Is This the Comic That Birthed Modern Sci-Fi?

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Why you should care

Because visionary artists are sometimes left out of sight.

On the 40th anniversary of the first Star Wars movie, OZY flashes back to the comic that might well have birthed it all. This story was originally published on March 27, 2017.

Paris, 1944: Night had fallen on the suburb of Saint-Mandé and death was waiting in the skies. Powerless to affect — or even truly comprehend — the clash of titans that was World War II, two young boys hid underground, reveling in the drama. This is the first time that Pierre Christin and Jean-Claude Mézières had ever met. But in these unhappy surroundings began a friendship that would go on to transform French comic books, inspire celebrated directors and, perhaps, influence a galaxy far, far away.

By 1967 much had changed, but those two boys — now fully grown and returned from working in the United States — found themselves in a different kind of bunker. The stifling, buttoned-down conservatism of French President Charles de Gaulle left the pair frustrated and hungry for change. As an outlet, they created Valerian and Laureline, a daring sci-fi comic that combined their liberal, progressive values with mind-bending, dimension-hopping pulp verve.

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Luc Besson, the director of Lucy and The Fifth Element, is adapting Valerian for the big screen. The film, Valerian and the City of a Thousand Planets, will hit theaters on July 21.

Source Courtesy STX Entertainment

Its heroes were subtly subversive, for a start: Valerian, the two-fisted agent sent out to stop time-traveling villains, was really a slightly buffoonish indictment of violent machismo. Laureline, the 11th-century girl swept up in his wake, quickly established herself as the brains of the pair. Their adventures, while on the surface zippy sci-fi silliness, were tinged with political depths, at once a critique of Western global imperialism and an increasingly technophilic society.


And just as Valerian brought Laureline out of the past, so too did the comic help pull readers out of de Gaulle’s repressive, backward society and toward the permissive psychedelia that had flowered in the U.S. and U.K. Valerian and Laureline found itself at the nexus of a blossoming world of politically aware, boundary-pushing comic books that would go on to produce the bold sci-fi of celebrated artist Moebius and the genre-busting adult anthology Metal Hurlant (known in the States as Heavy Metal), among others.

Their influence was also felt in the real world, Mézières says. “Laureline is a name Pierre Christin and I created for our female character in the first story. … Nowadays, more than 2,000 girls are named Laureline on the French civilian records. We have testimonies from many little girls and older ones. They come at some signing sessions with their books and proudly say, ‘My name is Laureline!’ Very touching for the authors!”

The comic may even have touched Hollywood: Any fan of Valerian and Laureline will note curious similarities to George Lucas’ Star Wars movies, which debuted in 1977.

Han Solo’s Millennium Falcon bears a resemblance to Valerian and Laureline’s time-hopping spaceship, the XB982, for example. The unmasking of horribly scarred Darth Vader in 1983’s Return of the Jedi looks like a similar moment in the Empire of a Thousand Planets  storyline. Both Han and Valerian spend an uncomfortable time encased in a block made of a mysterious alien chemical. And when villains force both Laureline and Leia to wear demeaning metal “slave girl” bikinis, it’s hard not to wonder if they shop at the same intergalactic branch of Victoria’s Secret.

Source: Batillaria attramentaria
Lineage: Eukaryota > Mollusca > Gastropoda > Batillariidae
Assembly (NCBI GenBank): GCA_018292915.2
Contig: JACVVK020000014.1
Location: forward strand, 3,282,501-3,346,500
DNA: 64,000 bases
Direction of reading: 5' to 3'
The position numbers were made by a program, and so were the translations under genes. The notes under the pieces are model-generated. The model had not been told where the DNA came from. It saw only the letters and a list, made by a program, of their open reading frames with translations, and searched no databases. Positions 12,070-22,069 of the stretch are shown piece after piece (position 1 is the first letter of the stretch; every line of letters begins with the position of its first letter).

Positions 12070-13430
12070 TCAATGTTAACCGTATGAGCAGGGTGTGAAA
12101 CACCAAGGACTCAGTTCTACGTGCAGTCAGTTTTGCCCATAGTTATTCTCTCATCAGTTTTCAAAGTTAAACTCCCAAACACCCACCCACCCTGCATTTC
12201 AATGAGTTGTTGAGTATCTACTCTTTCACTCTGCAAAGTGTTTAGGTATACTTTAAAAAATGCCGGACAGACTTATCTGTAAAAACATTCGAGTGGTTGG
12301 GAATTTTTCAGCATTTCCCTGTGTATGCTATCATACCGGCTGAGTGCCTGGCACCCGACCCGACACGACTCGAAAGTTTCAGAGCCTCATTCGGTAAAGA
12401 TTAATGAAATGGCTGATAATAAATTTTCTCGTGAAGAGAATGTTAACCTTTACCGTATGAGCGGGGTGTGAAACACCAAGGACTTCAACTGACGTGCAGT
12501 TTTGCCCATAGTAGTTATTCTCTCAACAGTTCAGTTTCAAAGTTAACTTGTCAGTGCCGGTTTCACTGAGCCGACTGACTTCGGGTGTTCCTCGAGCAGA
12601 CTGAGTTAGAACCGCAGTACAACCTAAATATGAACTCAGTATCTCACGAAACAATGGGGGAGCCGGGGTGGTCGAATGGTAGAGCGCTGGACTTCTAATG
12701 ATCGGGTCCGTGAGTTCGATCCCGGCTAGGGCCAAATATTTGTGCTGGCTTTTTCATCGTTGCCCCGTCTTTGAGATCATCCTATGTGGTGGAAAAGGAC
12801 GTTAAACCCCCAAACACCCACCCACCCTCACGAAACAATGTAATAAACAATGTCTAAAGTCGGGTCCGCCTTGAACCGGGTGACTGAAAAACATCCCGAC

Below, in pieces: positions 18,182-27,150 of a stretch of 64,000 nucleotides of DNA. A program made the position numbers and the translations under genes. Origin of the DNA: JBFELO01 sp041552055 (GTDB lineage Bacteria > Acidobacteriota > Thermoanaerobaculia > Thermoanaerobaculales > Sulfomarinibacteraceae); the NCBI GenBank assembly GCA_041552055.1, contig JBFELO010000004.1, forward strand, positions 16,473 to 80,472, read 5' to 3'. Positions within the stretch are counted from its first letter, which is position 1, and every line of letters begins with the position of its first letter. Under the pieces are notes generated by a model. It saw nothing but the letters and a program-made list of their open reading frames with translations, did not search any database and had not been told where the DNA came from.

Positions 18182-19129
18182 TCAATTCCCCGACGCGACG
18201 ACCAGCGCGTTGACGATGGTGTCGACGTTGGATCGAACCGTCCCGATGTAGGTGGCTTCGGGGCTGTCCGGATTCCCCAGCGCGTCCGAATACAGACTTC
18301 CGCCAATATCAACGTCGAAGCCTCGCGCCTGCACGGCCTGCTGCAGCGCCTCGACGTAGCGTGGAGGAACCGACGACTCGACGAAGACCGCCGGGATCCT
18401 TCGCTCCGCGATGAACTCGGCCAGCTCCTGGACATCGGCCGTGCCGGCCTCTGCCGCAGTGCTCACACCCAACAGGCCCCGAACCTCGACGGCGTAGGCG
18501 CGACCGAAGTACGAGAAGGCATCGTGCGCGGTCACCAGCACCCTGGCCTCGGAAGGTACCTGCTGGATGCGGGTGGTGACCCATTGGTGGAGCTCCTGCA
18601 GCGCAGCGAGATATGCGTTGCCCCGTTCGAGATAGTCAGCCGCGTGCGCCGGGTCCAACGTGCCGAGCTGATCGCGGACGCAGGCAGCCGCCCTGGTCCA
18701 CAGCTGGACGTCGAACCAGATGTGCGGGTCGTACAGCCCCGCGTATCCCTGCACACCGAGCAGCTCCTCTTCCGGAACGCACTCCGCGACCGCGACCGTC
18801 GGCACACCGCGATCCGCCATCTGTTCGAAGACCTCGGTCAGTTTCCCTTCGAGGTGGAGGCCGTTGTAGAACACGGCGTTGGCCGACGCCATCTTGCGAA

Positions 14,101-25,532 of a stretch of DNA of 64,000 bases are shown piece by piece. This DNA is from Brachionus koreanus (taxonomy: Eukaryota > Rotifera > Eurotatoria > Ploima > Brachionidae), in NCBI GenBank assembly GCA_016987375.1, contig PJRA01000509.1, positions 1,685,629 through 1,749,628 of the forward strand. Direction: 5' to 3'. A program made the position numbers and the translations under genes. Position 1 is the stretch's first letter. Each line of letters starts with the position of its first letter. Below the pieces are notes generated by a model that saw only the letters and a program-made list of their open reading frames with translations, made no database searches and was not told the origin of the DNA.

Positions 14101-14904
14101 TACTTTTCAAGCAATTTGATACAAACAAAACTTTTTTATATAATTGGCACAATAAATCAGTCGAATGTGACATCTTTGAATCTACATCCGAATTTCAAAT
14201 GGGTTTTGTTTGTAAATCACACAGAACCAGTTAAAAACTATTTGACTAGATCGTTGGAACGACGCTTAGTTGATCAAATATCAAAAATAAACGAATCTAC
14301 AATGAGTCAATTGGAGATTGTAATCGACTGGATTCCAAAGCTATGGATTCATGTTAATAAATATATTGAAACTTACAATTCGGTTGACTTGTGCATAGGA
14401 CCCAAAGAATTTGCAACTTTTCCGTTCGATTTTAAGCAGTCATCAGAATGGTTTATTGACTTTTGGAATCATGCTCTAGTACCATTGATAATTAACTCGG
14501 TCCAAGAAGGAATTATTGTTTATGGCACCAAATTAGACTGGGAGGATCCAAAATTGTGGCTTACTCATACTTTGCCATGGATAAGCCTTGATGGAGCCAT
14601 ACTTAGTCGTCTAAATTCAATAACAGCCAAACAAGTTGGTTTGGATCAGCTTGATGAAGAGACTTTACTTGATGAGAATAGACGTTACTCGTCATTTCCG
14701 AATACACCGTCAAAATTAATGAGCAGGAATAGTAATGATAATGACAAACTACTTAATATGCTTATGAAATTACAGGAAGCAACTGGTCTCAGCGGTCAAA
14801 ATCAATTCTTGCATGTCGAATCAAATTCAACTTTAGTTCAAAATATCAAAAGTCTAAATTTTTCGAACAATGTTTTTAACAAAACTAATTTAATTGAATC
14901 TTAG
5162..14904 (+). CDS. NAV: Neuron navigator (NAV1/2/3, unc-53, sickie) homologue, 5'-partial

Those similarities and others certainly didn’t escape Mézières’ notice. He later drew a cartoon of Luke Skywalker and Leia encountering Valerian and Laureline in a bar. “Fancy meeting you here!” says Leia. “Oh, we’ve been hanging around here a long time!” Laureline responds.

Lucas has never publicly discussed a direct influence on the films, and Lucasfilm did not respond to a request for comment. But Paul Gravett, a comics historian and author of 10 books on the medium, says it’s hard to deny that Valerian and Laureline must have been at least one source of inspiration. 

“When we look at the number of correlations between Valerian and Laureline and Star Wars, there are rather too many of them for it just to be accidental,” he explains. 

He adds that Valerian and Laureline comic books, along with their peers, were on the shelves of every designer in Hollywood at the time. “It’s fairly well-known that if you were in the design world, certainly pre-Internet, you were looking out for what’s happening, what’s hot, and you were looking at these comics.”

One director who most certainly owes a lot to Christin and Mézières is Luc Besson, of Lucy fame. Besson, who started reading the comics as a 10-year-old boy, concedes that Laureline had a somewhat hypnotic effect on him.

“Laureline was probably my first love,” he admits. “It was the first time that we saw a modern couple where the girl kicks ass all the time and the guy has more bravado than skill.” Besson, who learned to read with the Valerian comics, is adapting the story for the big screen with an all-star cast, including Cara Delevinge, Ethan Hawke and Rihanna, to name a few. And while this won’t be his first time working with the comic’s creators (he brought Mézières in to help when he directed The Fifth Element), he admits he’s felt added pressure bringing this story to life. 

“When [Christin and Mézières] first visited the set of Valerian, it brought me to tears just to see them,” Besson says, “because suddenly I could see in their eyes where I was at 10 years old, reading the comic book. The rush of emotion was just truly overwhelming.”

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